Personnel: Andrew Ranken (vocals, drums); Debsey Wykes, Spider Stacy (vocals); Jem Finer (guitar, banjo, hurdy-gurdy); Jamie Clarke (guitar); David Coulter (mandolin, ukulele, djembe, shaker, tambourine); Stephen Warbeck (mandolin, accordion, piano); Jules Singleton, Sonia Slany, Anne Wood (violin); Jon Sevink (fiddle); Jocelyn Pook (viola); Caroline LaVelle (cello); Electra Strings (strings); James McNally (Uilleann pipe, accordion); Andrew McNally (accordion, piano); Darryl Hunt (bass guitar, background vocals); Stephen Hague, Steve Brown (background vocals).
Audio Mixers: Steve Musters; Spike Drake; Stephen Hague; Steve Brown ; Mike Drake.
Recording information: Rak Studios, London, England.
Photographer: Steve Pyke.
Translator: Jem Finer.
Pogue Mahone (Gaelic for "kiss my arse") is the seventh and final studio album from lauded progressive Irish folk pioneers the Pogues. After the departure of Shane MacGowan, co-founder Spider Stacy found himself at the helm, singing and sharing songwriting duties with the rest of the group. If their post-MacGowan debut, Waiting for Herb, was a respectable attempt at recapturing the shape-shifting, genre-splitting days of classic tracks like "Fiesta," "Lorelei," and "Night Train to Lorca," Pogue Mahone is a celebration of the band's inception. Panned by critics and fans who refused to take a "Shane-less" Pogues seriously, both records are a testament to the band's enormous vault of talent. Stacy, who spent most of his career in MacGowan's shadow, rose to the occasion on Herb, offering up what must have been years of oppressed material, most of it remarkable. This time around it's the rest of the group that gets a shot at emptying their catalogs. In fact, Mahone is actually multi-instrumentalist Jem Finer and drummer Andrew Ranken's baby. For the most part they succeed in re-installing the traditional spark that made the group so electrifying in the '80s. Pub rockers like Finer's "Bright Lights" and Ranken's French rave-up "Amadie," while suffering from murky production, are rousing, raucous, and delightful, making one wonder what the public's reaction would have been had Pogue Mahone been a debut from a band nobody had ever heard of. [In 2005, WEA International reissued a re-mastered and expanded version of Pogue Mahone with the the bonus tracks "'Eyes Of An Angel" and a previously unreleased mix of "Love You Till The End."] ~ James Christopher Monger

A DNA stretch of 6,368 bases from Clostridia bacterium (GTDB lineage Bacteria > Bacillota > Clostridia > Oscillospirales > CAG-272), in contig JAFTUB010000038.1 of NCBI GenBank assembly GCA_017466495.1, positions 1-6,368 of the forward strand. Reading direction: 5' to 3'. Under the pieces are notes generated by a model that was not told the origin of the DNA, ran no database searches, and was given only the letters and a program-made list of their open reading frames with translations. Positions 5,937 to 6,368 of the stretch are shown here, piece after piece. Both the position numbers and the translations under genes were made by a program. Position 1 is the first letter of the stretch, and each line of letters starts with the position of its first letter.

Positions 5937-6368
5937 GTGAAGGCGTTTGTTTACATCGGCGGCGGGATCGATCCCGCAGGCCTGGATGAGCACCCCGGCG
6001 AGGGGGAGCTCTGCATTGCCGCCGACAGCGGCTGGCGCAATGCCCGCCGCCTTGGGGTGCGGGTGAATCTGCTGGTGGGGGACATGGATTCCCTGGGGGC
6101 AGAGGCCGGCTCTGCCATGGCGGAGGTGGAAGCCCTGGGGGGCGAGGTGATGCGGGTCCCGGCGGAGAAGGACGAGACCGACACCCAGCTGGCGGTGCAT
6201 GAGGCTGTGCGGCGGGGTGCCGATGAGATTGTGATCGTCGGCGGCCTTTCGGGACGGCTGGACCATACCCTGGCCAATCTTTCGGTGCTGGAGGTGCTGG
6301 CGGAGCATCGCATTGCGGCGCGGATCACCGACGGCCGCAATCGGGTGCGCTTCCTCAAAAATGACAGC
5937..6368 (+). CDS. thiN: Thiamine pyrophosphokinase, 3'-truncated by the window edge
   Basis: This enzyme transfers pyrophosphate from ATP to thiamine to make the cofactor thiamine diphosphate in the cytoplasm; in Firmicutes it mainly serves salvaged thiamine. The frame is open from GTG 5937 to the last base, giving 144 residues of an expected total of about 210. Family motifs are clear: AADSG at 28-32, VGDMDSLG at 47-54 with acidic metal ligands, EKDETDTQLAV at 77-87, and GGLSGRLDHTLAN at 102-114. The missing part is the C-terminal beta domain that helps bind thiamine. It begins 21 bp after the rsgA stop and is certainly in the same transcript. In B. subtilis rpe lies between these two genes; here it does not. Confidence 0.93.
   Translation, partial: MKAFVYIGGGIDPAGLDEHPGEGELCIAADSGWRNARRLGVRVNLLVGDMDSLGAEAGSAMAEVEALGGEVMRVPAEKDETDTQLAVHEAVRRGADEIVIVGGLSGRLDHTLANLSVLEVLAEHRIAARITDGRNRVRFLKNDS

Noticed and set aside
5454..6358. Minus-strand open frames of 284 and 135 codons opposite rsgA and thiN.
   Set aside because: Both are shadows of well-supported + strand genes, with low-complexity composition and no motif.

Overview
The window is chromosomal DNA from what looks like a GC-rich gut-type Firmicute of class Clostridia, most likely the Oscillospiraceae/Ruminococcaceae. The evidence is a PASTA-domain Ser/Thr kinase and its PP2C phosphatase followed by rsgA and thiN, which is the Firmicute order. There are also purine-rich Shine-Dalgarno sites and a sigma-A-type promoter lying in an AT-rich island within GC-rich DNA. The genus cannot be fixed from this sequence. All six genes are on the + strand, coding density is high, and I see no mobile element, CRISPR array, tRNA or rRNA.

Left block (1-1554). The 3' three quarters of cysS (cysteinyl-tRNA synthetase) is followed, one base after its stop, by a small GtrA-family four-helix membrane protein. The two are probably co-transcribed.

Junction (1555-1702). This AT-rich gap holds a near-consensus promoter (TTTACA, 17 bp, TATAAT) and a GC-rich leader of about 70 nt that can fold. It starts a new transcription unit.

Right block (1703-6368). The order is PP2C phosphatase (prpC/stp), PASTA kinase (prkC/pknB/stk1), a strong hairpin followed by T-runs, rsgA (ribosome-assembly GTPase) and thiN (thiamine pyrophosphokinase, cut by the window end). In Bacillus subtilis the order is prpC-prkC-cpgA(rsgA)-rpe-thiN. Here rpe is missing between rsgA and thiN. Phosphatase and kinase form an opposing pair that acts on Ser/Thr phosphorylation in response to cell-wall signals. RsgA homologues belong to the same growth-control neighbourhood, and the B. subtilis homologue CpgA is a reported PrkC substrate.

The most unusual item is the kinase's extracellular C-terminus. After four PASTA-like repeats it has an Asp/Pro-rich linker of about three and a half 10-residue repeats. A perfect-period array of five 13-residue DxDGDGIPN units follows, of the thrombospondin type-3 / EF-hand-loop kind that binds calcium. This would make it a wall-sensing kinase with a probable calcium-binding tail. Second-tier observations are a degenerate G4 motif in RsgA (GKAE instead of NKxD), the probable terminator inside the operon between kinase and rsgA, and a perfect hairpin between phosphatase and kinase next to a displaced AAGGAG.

Entertainment Weekly (3/8/96, p.67) - "Continuing to prove there's life after Shane MacGowan's departure for a solo career, the Pogues deliver a second consistently entertaining album of their Celtic-meets-punk mix..."
- Rating: B+
Option (7-8/96, p.127) - "...with myriad instruments woven together into deceptively simple arrangements, POGUE MAHONE has the elastic pacing of a classic adventure film, full o' love and longings and inexplicable poetry..."